Tuesday, June 14, 2011
New writing books in my library.
A year ago, I became a Writer’s Digest VIP. WD tried to entice me to renew my membership by offering me 35% off any of their writer’s books. This was something I could use and I took advantage of it. After careful consideration—I purchased several of their publications and want to recommend some of them.
• The Breakout Novelist by Donald Mass: Fiction writers of all levels and genres who want solid craft advice and writers ready to send their manuscripts out to agents and editors but aren't sure of the next steps will value this comprehensive writing reference by top New York literary agent Donald Maass. It contains the most essential information from four of his bestselling books, Writing the Breakout Novel, Writing the Breakout Novel Workbook, The Fire in Fiction, and The Career Novelist plus updated content. This book is spiral bound and lays flat from page one to the last page.
• The Fire In Fiction by Donald Mass: How do widely published authors keep their stories burning hot? Learn how to supercharge every story with deep conviction and, conversely, turn fiery passion into effective story. The Fire in the Fiction shows you not only how to write compelling stories filled with interesting settings and vivid characters, but how to do it over and over again. With examples drawn from current novels, this inspiring guide shows you how to infuse your writing with life.
• Write Great Fiction Dialogue by Gloria Kempton: How do some writers craft conversation so authentic, it feels like they've been eavesdropping? What's the secret behind getting characters to talk to each other? How can writers make their dialogue sing?
Answers to all of these questions and more can be found in Gloria Kempton's in-depth look at this crucial component of fiction. Readers will learn how to create dialogue that sizzles, with tips on:
• Creating dialogue for specific genres
• Bringing characters to life with revealing dialogue
• Identifying and fixing common dialogue problems
• Each chapter features numerous examples of successful dialogue drawn from bestselling novels, and chapter-ending exercises help readers apply the lessons learned. This is one book that will get readers talking!
• Write Great Fiction Characters, Emotion & Viewpoint: The indispensable Write Great Fiction series continues with an in-depth look at three of the most important tools in the writer's craft: character, emotion and viewpoint. With the tips and techniques in this book, you will learn how to:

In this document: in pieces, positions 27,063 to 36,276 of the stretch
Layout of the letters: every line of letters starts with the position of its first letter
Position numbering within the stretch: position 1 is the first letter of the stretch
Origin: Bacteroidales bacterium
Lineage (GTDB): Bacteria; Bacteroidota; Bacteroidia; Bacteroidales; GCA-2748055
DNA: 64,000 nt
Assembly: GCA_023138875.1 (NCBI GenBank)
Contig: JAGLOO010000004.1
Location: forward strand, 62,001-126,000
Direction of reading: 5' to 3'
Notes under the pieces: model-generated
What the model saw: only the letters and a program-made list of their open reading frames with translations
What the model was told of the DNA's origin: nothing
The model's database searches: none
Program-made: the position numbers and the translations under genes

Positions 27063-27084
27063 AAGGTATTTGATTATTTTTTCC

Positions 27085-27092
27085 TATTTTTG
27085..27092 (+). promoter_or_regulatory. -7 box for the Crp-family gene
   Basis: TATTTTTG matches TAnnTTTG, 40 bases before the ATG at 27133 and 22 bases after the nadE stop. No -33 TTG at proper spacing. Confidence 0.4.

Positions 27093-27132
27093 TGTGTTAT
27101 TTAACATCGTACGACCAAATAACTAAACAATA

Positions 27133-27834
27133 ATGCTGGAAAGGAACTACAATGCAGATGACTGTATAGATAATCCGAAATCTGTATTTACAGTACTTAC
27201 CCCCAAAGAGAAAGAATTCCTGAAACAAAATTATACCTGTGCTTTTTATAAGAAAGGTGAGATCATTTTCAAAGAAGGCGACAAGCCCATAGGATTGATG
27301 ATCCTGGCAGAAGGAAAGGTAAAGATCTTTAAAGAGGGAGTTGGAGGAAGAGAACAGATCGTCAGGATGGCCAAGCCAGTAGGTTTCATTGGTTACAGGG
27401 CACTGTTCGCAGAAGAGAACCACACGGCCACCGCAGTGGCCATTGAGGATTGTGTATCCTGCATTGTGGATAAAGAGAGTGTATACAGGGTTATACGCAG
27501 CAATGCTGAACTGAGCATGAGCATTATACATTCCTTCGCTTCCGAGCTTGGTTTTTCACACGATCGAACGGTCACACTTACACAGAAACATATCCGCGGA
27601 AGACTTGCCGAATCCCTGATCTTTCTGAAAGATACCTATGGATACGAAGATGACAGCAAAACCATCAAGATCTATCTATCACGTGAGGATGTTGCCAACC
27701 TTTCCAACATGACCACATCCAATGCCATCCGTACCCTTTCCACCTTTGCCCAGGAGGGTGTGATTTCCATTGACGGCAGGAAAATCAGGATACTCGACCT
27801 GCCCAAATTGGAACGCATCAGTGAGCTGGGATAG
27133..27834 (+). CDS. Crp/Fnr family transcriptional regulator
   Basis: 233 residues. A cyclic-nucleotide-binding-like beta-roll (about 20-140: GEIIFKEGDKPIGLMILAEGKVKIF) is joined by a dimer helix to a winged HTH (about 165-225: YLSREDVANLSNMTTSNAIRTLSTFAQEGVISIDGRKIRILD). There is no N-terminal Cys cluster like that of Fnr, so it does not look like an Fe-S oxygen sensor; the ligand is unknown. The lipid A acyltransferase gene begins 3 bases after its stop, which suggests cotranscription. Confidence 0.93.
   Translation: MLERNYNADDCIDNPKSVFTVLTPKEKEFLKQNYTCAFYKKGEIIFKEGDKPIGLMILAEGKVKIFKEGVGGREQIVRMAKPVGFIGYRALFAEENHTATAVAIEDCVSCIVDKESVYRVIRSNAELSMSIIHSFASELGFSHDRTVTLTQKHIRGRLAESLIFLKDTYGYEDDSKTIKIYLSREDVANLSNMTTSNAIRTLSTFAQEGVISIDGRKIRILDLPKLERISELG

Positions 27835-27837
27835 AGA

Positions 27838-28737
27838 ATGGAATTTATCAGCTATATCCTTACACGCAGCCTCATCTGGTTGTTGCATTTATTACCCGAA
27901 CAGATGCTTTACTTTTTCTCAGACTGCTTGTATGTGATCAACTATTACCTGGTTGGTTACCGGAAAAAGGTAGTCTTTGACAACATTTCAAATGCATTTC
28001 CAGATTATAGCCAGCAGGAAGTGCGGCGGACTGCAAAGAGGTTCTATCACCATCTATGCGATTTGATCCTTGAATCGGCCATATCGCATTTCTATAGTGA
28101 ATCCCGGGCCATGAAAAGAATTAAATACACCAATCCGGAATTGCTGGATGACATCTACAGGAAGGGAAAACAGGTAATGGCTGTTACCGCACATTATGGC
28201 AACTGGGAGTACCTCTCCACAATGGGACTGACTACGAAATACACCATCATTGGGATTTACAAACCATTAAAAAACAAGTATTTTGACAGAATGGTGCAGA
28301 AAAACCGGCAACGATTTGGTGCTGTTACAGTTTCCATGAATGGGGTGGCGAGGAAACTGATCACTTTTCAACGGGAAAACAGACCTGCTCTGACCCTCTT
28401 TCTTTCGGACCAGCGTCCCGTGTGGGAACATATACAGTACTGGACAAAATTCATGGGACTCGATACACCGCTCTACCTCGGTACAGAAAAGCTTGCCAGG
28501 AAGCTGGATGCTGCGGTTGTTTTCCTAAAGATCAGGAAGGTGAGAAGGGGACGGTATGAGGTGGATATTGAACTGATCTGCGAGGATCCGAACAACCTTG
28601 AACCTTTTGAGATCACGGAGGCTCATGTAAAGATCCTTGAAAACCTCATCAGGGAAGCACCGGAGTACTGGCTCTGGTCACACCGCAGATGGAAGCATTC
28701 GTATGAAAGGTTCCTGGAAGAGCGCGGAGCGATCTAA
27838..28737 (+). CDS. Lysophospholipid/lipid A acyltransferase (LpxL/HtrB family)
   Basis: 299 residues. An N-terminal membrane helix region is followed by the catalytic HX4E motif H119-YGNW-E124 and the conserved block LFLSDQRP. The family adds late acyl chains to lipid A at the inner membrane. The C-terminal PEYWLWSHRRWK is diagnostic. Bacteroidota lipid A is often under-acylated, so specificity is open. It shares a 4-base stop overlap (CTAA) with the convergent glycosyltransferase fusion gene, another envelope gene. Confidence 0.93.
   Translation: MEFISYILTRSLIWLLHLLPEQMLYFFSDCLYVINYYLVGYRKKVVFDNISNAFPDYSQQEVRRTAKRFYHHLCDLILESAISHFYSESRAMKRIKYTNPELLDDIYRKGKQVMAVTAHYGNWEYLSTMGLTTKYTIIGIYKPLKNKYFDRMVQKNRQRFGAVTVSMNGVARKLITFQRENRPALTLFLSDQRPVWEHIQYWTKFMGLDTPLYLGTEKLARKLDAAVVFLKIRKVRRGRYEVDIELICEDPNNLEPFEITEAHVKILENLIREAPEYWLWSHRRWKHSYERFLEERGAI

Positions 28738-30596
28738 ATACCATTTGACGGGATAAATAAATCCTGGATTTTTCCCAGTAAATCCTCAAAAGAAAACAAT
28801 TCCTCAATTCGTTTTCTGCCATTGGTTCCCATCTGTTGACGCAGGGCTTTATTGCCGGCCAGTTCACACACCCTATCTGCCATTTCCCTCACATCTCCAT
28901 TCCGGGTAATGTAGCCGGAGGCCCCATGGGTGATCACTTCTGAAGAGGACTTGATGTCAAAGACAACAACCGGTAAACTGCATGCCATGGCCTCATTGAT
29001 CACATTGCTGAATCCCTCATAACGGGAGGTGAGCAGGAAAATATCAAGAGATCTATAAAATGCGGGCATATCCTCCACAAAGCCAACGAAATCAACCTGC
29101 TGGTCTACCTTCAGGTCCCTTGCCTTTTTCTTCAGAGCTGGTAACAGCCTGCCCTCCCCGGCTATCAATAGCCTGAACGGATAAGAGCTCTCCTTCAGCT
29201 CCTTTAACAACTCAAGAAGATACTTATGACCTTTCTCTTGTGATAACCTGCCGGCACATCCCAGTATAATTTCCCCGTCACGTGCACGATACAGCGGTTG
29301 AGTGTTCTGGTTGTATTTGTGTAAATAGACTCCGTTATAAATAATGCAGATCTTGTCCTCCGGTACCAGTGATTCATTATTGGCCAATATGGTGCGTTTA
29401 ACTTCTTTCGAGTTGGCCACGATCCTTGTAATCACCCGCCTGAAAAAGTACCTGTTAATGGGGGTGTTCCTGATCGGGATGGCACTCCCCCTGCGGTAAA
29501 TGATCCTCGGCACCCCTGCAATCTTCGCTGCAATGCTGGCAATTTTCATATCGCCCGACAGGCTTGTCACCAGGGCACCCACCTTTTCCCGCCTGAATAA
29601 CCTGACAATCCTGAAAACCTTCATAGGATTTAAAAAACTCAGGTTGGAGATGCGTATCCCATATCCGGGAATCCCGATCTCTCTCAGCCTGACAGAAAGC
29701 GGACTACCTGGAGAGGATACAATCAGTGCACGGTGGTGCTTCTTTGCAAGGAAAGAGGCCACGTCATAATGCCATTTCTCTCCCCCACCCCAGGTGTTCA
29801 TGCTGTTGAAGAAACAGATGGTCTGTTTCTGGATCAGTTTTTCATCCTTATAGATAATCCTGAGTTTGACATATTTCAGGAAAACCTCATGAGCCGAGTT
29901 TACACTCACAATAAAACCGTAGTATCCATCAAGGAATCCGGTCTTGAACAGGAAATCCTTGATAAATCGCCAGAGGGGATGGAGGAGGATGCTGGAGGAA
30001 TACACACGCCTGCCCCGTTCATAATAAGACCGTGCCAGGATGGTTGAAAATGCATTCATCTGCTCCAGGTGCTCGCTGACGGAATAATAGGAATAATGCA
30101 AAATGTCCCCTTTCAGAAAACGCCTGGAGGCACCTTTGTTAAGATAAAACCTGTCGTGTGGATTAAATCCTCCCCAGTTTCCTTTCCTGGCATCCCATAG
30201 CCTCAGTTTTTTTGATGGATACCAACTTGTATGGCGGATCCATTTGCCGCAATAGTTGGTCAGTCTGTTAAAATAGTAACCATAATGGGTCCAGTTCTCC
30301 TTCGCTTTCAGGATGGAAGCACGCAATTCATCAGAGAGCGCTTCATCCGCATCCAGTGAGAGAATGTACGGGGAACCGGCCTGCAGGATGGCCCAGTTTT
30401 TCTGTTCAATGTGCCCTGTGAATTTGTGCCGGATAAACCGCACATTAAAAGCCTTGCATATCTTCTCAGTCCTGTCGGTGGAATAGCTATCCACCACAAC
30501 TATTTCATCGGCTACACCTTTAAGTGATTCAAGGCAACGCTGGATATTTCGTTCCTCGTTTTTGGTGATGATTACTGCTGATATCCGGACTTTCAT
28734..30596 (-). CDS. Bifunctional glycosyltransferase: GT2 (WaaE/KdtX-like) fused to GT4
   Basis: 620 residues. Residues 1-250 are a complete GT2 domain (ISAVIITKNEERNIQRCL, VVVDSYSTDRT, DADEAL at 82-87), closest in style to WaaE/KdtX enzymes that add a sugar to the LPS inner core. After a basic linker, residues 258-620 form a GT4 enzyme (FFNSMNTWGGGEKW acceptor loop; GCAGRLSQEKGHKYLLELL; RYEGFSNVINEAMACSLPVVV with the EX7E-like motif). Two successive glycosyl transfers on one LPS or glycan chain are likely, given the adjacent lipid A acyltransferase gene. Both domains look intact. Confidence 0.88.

1) Create compelling characters that readers believe in
2) Write scenes that deliver an unforgettable emotional impact
3) Distinguish among the many different kinds of viewpoint, and choose the one which is right for your story.
• Each chapter is filled with examples drawn from the work of successful writers; along with action-and-results, exercises that help you take your lessons to the keyboard.
• Zounds by Mark Dunn: From "Geronimo!" to "holy mackerel!" Dunn highlights interjections, as readers have never seen them before.
What props do you use to set the mood for your writing?
I have always been a multi-tasked person in that I have several actions going on at the same time. Since they are complementary, I find that the blend enables me to focus on writing. I do enjoy listening to the sounds of the big band and place that in the background. I also use a thirty-hour digital recorder small enough to carry in my shirt pocket to take notes—when inspiration strikes—or record different sounds. Sounds are hard to describe with words much less make the reader think she/he is hearing that noise as they read your scene.
I can also call the place I live at a prop for my writing. My home or farmstead is amid hundreds of acres of farmers fields and filled with the sounds of nature. No cars traversing the street or lawnmowers put putting across a neighbor’s lawn greet me in the morning. Owls, pheasants and the whinnying from my two horses telling me it’s time to get up and feed them or the sound of the strong Nebraska winds as it ripples the Winter Wheat crops are pleasant backdrops that stir my creative writing mind. I experience the day first then settle down after dinner—relaxed—and write.